SP: I do a lot of outdoor activities. I'm an inline speed skater, so I'm skating the streets of NYC about five days a week with a group. When I'm not skating, I'm usually hiking or traveling. Taking a break from all kinds of screens and getting out with a good group of people is the best way for me to find inspiration. I'm very extroverted, so I also enjoy talking ideas and concepts out with people, even if they're not designers.
DR: What designers or brands speak to you?
SP: Everything REI. As an outdoor enthusiast and a designer, it's the perfect collision of my personal and professional lives. From their physical store to their social media, to the tags on their REI-branded apparel, everything they design fits into their brand and what they're trying to sell. I'm a huge fan of their #optoutside campaign, so much that I framed a few of their postcards.
DR: What makes the perfect work environment for you?
SP: I'd love to sit here and spin a story about a nice and tidy work environment, one that you'd see in a lovely stock image, but the truth is is that my work environment is a wreck. Post-it notes everywhere, notebooks full of client notes, multi-colored pens cluttering my desk, a half-empty bottle of hot sauce always within reach... you get the idea. It's taken me a couple of years to come to terms with it, but I'm just not a tidy person when it comes to my work environment. I'm usually so zoned into my computer screen that everything else just becomes a mess.
DR: Is there anything that helps you beat designer’s block?
SP: Taking a step back from any kind of screen for a few hours or even a day is so helpful to me when faced with designer's block, whether I'm doing something outside or hanging out with friends. It's difficult for me to turn off that design part of my brain, so usually somewhere in there, an idea is churning that just hasn't come to fruition yet. I never know when it will strike, which is why I bring my phone with me everywhere, so I can write down an idea really quickly before it passes.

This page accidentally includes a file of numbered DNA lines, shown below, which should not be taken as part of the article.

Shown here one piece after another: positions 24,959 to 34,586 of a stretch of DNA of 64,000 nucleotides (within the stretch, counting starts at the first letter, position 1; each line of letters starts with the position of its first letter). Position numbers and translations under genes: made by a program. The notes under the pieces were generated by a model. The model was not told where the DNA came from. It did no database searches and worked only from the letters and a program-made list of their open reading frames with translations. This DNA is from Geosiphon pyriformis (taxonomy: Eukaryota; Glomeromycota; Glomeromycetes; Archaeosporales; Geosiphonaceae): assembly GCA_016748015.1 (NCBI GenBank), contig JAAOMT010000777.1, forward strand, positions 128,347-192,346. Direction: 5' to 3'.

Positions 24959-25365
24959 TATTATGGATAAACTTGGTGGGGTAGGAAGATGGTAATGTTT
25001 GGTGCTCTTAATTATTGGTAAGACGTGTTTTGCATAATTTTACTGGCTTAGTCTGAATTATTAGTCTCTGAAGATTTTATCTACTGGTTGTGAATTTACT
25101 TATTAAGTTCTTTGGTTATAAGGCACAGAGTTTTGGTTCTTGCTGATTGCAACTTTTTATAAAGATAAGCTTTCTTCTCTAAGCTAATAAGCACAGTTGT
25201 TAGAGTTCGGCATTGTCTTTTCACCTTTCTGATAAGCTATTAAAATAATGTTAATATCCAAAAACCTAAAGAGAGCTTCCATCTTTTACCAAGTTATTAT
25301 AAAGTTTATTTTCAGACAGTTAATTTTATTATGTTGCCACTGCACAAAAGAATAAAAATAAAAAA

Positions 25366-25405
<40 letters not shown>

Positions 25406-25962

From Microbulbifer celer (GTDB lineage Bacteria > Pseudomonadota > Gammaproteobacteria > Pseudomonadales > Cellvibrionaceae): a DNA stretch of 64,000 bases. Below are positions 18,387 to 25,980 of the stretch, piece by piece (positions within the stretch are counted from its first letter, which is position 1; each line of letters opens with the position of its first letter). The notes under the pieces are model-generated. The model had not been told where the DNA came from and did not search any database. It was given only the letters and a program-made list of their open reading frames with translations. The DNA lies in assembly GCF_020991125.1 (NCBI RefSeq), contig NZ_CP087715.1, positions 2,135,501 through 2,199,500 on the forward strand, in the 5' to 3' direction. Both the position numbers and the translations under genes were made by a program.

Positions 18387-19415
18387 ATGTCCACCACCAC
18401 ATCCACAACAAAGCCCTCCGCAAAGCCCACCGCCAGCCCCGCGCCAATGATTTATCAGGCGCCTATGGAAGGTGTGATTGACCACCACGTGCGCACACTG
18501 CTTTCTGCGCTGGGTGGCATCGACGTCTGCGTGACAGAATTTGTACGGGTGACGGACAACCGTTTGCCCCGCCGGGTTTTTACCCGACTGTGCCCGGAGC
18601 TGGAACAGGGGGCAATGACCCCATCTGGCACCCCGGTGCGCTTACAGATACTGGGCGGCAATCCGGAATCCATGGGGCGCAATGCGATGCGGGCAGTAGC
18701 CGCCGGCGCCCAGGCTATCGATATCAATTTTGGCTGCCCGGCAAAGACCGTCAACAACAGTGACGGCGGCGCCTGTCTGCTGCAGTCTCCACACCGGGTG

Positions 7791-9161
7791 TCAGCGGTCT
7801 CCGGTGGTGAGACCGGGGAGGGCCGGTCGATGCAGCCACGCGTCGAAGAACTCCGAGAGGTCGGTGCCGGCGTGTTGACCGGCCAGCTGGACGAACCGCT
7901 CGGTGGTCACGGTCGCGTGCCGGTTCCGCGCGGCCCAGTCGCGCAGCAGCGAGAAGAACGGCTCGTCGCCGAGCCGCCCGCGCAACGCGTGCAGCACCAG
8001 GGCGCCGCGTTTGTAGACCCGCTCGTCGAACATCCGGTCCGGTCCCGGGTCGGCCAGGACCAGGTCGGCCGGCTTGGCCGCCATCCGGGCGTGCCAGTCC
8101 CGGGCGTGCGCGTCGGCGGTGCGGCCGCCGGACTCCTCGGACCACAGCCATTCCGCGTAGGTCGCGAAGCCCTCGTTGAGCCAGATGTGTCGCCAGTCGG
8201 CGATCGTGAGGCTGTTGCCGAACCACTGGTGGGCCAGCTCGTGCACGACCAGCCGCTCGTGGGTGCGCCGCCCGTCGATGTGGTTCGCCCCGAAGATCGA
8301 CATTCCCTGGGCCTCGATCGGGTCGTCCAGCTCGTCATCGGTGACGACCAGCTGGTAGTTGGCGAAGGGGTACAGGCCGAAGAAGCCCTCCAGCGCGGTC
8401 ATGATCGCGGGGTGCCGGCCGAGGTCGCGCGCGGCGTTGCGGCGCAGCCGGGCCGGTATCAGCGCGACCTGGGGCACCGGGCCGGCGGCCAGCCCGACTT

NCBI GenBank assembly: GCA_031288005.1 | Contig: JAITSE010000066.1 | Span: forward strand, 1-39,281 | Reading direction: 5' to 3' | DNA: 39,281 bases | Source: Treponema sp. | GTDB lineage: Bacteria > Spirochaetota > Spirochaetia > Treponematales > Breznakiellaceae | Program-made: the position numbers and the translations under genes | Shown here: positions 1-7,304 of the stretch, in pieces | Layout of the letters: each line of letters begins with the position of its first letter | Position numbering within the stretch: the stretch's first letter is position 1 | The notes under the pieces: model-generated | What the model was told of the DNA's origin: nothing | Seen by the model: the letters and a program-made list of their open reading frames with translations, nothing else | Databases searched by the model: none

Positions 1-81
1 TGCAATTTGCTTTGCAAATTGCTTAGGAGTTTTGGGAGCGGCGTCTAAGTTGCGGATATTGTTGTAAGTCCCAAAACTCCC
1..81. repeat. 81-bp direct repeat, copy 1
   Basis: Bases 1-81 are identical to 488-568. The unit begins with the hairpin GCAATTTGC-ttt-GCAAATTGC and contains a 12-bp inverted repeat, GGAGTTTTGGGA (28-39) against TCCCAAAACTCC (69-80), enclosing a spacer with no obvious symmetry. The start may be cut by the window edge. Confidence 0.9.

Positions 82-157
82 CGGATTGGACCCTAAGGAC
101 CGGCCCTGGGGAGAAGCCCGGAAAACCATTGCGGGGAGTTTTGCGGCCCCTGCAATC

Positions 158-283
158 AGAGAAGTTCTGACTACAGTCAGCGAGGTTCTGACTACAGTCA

DR: What quote motivates you in your work?
SP: "Your dreams won't happen unless you only want them to," from the Bonnie Raitt song "Streetlights" off the album of the same name (it's a really sad song, but that's beside the point). As a self-taught designer, I couldn't rely on anyone else to motivate me to learn new things and hone my craft, and this quote really inspired me, in the beginning, to always work a little harder and continue to come back to things that frustrated me. I come back to this every time I'm trying something new, whether it's learning a new platform or getting outside my comfort zone. I keep it scribbled on a post-it stuck to my monitor at all times, and have ever since I decided I wanted to become a designer.
DR: Any final thoughts, comments, or words of wisdom you’d like to share with someone in the industry?
SP: Treat every client like their project is the one that will make your career. No matter how small the job, put everything you've got into it and don't ever let the client feel like they're less important than your other clients, no matter what they're paying you or the scope of their project. I think there's a quote somewhere that says that people will eventually forget what you said, or what you did--but they'll never forget how you made them feel. Making every client feel like they're your most important one will go a long way in your career.
Finding someone older and wiser than you with whom you can have a candid relationship is crucial. I've been very lucky to have a wonderful mentor in my position at Macmillan over the past few years, one who is my biggest cheerleader but who also isn't afraid to call me out when she knows I can do better.
Also, especially for women, impostor's syndrome is very real. Don't let anyone tell you that you don't belong here, or make you feel like your time isn't valuable. There will always be more things to learn, sure, but you have a lot to bring to the table, whether you've been designing for one year or thirty.